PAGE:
Every once in a while, when I’m scratching around for something new to write, I make a list of the things I obsess about. Thankfully, some of them change over time, but there are always new ones to fill the gap.
It’s true that writers write about what they think about most of the time. Things they can’t let go: things that plague them; stories they carry around in their heads waiting to be heard. Continue reading →
One can never change the past, only the hold it has on you. And while nothing in your life is reversible, you can reverse it nevertheless – Merle Shain.
I’m imagining a cloudy autumn morning. There’s a room. Half office, half bedroom. Not too large and not too small. The windows of the room face east and look out towards the ocean across the expanse of a green gully.
I picture a woman sitting on a bed with pillows behind her back. The windows are open. Perhaps it is Saturday morning. On the bedside table is a mug of tea and a photograph of the woman’s daughter on her wedding day.
Sometimes there is a person in one of my creative writing classes who is obviously very talented. I can bring to mind one in particular. You could sense people holding their breath as she read, and often her hands shook. The writing process opened her up. She said she had wanted to write for years. She was so excited about writing that she straight away wanted to write a book. I said to her, slow down. Just practice writing for a while. Learn what this is all about.
In Japan becoming an itamae of sushi requires years of on-the-job training and apprenticeship. After five years spent working with a master or teacher itamae, the apprentice is given his first important task, the preparation of the sushi rice.
Writing, like becoming a Sushi Chef, is a life’s work and takes a lot of practice. The process is slow, and at the start you are not sure what you are making.
Futomaki (“thick roll” – rice on inside, nori on the outside)
Uramaki (“inside-out roll” – rice on outside, nori on the inside)
Temaki (“hand roll” – cone-shaped roll)
That’s how it was for me. I thought I could jump in and write a book in 6 months. In fact, it’s taken me 20 years to write a publishable manuscript: ‘My Year With Sammy’, the story of a difficult yet sensitive child, published by Ginninderra Press last year.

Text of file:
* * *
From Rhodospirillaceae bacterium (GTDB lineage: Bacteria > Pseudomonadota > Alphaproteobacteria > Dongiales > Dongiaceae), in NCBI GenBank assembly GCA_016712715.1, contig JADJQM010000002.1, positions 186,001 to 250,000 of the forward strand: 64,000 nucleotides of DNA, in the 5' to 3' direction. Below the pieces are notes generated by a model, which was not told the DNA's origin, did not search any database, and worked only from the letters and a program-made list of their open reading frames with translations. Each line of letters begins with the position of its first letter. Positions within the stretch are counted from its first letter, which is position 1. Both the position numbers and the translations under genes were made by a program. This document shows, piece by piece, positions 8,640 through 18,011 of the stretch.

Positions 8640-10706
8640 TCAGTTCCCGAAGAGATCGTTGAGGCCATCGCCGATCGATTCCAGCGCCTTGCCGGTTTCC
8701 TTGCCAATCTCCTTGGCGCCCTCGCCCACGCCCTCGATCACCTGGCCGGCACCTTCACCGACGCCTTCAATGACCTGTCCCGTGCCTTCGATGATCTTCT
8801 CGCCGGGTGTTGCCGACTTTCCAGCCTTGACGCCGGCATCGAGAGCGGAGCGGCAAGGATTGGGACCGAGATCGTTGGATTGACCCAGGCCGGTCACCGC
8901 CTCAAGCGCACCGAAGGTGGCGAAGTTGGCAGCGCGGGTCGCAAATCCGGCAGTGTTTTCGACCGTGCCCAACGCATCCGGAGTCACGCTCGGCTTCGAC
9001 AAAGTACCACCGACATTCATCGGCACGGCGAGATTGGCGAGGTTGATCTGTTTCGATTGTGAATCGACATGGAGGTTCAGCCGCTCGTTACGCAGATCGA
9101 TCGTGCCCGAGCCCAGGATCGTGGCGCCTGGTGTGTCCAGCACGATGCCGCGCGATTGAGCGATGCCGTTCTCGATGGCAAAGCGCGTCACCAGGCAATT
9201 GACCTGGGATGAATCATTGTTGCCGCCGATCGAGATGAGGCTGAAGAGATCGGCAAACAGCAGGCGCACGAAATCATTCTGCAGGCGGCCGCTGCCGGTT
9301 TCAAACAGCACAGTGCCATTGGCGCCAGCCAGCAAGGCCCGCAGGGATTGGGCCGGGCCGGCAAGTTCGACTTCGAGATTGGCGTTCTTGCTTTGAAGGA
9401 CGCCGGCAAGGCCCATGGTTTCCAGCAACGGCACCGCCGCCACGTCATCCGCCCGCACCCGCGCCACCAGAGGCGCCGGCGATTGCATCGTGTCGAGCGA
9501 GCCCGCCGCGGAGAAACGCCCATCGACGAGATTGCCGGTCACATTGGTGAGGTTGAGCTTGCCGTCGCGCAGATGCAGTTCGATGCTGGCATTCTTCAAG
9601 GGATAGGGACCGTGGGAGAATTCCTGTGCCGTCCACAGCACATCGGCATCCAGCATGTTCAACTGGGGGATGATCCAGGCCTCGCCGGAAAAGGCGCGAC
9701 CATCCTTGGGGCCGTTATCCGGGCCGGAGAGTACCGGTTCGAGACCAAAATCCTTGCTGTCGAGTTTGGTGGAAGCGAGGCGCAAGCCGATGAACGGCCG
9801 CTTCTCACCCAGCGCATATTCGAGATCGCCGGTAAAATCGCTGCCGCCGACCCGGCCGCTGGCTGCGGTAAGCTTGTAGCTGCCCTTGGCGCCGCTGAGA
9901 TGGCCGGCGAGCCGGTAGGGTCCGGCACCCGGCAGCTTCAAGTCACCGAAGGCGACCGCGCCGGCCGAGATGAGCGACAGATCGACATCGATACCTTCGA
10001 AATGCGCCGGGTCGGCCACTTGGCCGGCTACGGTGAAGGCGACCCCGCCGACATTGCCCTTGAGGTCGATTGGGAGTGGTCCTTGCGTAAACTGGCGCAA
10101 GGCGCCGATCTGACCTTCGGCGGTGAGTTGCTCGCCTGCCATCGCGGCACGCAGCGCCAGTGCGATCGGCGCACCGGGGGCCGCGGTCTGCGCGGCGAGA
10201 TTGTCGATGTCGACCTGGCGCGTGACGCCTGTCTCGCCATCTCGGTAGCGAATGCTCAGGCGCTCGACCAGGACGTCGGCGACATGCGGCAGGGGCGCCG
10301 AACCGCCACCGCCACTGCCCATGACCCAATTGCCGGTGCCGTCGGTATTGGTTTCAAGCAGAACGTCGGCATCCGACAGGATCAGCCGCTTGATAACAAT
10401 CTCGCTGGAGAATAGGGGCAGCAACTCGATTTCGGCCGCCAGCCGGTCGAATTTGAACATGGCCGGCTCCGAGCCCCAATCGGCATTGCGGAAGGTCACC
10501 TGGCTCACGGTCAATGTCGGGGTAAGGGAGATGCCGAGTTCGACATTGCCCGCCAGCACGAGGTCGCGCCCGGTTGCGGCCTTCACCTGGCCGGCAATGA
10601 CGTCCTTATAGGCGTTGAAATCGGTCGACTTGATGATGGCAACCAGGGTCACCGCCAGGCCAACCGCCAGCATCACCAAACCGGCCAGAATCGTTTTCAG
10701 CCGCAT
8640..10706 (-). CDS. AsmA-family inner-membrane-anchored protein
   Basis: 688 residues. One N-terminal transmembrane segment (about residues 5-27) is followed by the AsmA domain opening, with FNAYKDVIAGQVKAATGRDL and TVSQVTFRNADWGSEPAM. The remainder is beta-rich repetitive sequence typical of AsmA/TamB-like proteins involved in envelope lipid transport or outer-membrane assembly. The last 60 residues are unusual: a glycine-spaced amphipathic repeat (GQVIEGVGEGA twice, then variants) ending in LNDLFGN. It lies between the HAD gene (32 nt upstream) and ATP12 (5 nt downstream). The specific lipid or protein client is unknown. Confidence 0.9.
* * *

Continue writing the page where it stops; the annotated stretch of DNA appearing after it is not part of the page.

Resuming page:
So cut yourself some slack before you head off on a writing marathon.
Writing is like learning to prepare the rice for sushi: the apprenticeship is long, and in the beginning you are not sure whether a Futomaki, a Uramaki or a Temaki will be the end result.
My name is Libby Sommer and I’m a Sydney writer. My first book, ‘My Year With Sammy’ was published by Ginninderra Press in December, 2015. It’s available as a paperback and an eBook.
I started to blog on WordPress in February this year as a way to communicate with other writers and readers and to share some of the things I’ve learnt . 32 of my short fictions have been published in literary journals in Australia and the U.S. I post one of these stories each fortnight on WordPress. Every other week I post something about the writing process. My tips concentrate on one aspect of the craft of creative writing.
My second book, ‘Tales of the Crystal Ballroom’ has been accepted for publication by Ginninderra Press and will come out later this year, or early next year. The stories are about some of the characters who dance in a fictional dance hall. My short story ‘At the Festival’ is published May 2016 in Quadrant. And I’m proud to say I’ve had a poem accepted for an anthology of Social Justice poems to be published by Ginninderra Press in July 2016 to celebrate their 20 year anniversary. Sorry for the shameless Self Promotion.
As I live and work alone, blogging is a way for me to connect with a community of like-minded people. Isolation is the bane of the home office worker. As a creative person, we need heaps of time and space alone and we work in a room all by ourselves, although my preference is to work with pen and paper in a cafe surrounded by other humans. We also need stimulation and social interaction.
My children are grown up and lead their own lives. My life mostly consists of reading and writing, working out at the gym, Yoga, coffees or lunch with friends, spending time with family, movies, long walks in nature, bush dancing (previously Ballroom and Latin American dancing). It’s a pretty good life, except for that damn problem of isolation.